2. Motherhood is Messy.  Now that I’m a mom, I realize my sinfulness more than I did before becoming a mom. I often joke that when I hear baby girl cry in the morning, I’m wondering if I have enough time to make a pot of coffee before tending to her.  Or the times that I have gone bat shit crazy and have yelled “I can’t do this anymore” in the middle of the night when my 3 year old was still waking up more than our newborn.  Yep, it just gets messy.  You wonder if you are going certifiably crazy.  You Google and try to self-diagnose yourself for depression or mood swings. But all of this isn’t a mess to God.  He sees who you are going to become out of all of this, and he’s using Motherhood to peel back your hidden layers and get to your heart.  It’s painful, it’s scary – but trust that he will make something out of the mess.  If you look through the Bible, you’ll see example after example of messed up people and situations that God still used. Be amazed that he wants to do the same with your messed up self 😉
  3. It’s more about worshipping a Perfect God than being a Perfect Mom (or having Perfect Kids).  Why is it that we Christian’s KNOW that we aren’t perfect and can never be perfect, but still strive with all of our heart to be perfect parents and raise perfect kids?  This is MESSED UP.  If anything, we should look at all of the imperfections and shortcomings as proof that we have something greater to hope in. That we have such a perfect Father who gives us the best gift of all: the freedom to mess up.  See, the more pressure that we put on ourselves to live out this perfection, the more we’re trying to play God.  Does this mean we should stop trying or striving to be better moms?  No.  But it does mean that we should give the weight, the guilt, the worry, and the comparison games we play over to God.  We should be liberated that our children and their future don’t depend on us, they are in the hands of the great God of the universe.  Let us rest in that, feel freedom in it, and constantly show our children this fact.  We don’t need our children to grow up thinking we are perfect people.  And we don’t need them to also grow up with the pressure that they have to be perfect to validate us as good parents.  We need them to grow up knowing we worship a perfect God who loves us in our imperfections.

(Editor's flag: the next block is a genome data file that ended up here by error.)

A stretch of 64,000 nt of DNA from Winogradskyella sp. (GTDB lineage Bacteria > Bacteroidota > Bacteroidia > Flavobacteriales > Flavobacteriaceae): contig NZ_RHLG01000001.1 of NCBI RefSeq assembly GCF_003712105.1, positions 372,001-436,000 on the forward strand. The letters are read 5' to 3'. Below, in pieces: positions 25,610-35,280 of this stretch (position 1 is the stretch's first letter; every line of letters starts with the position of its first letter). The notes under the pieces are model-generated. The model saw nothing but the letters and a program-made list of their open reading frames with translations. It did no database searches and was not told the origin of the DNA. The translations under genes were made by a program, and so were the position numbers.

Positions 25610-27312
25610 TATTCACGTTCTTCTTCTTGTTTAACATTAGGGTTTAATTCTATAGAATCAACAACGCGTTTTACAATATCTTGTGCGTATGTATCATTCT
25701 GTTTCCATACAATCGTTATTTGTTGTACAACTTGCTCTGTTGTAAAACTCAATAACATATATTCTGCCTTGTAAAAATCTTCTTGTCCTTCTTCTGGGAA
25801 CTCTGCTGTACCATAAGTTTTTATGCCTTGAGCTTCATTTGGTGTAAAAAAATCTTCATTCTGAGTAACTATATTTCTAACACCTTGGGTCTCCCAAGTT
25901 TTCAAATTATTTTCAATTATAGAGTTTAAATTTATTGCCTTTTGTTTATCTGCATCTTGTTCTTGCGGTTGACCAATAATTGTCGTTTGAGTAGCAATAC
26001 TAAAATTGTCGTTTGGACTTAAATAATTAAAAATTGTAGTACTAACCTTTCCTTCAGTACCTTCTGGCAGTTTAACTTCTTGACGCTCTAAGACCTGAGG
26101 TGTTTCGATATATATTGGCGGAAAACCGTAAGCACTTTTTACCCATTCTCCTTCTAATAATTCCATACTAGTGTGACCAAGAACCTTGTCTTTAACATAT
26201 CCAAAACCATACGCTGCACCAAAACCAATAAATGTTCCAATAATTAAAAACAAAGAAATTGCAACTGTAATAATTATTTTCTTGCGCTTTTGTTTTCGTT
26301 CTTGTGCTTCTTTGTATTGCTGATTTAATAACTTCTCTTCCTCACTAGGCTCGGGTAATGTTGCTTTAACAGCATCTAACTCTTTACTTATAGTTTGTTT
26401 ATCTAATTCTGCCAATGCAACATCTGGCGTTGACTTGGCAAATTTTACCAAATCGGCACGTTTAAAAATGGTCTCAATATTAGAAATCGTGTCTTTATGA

4. God will give you what you need, daily.  Perhaps the lowest points I’ve had so far in being a mom are the times where I sink into dispair.  When I entertain thoughts like, “I just can’t do this anymore”, or, “I’m so tired, when will I ever sleep again?”.  Resist the temptation to take your struggles in the desert and extend them out for eternity.  The fact is: these struggles are momentary.  They will pass.  God will deliver you from them.  Will there be other struggles?  Likely.  But they will be different.  And God always promises to give us everything that we need to get through them.  This doesn’t always mean he will give you everything you want, or even what you used to consider were “needs” (like 8 straight hours of sleep!) – but if you carefully look at how he’s providing and getting you through each day you’ll see this demonstrated. With my oldest son he didn’t sleep well for, well – ever.  I’ve learned in this struggle to take each day as it comes and see what provisions God has given me to get through.  This has led me to be less bitter and to feel less self-pity because I’m reminding myself God is caring for me in the day-to-day and will deliver me.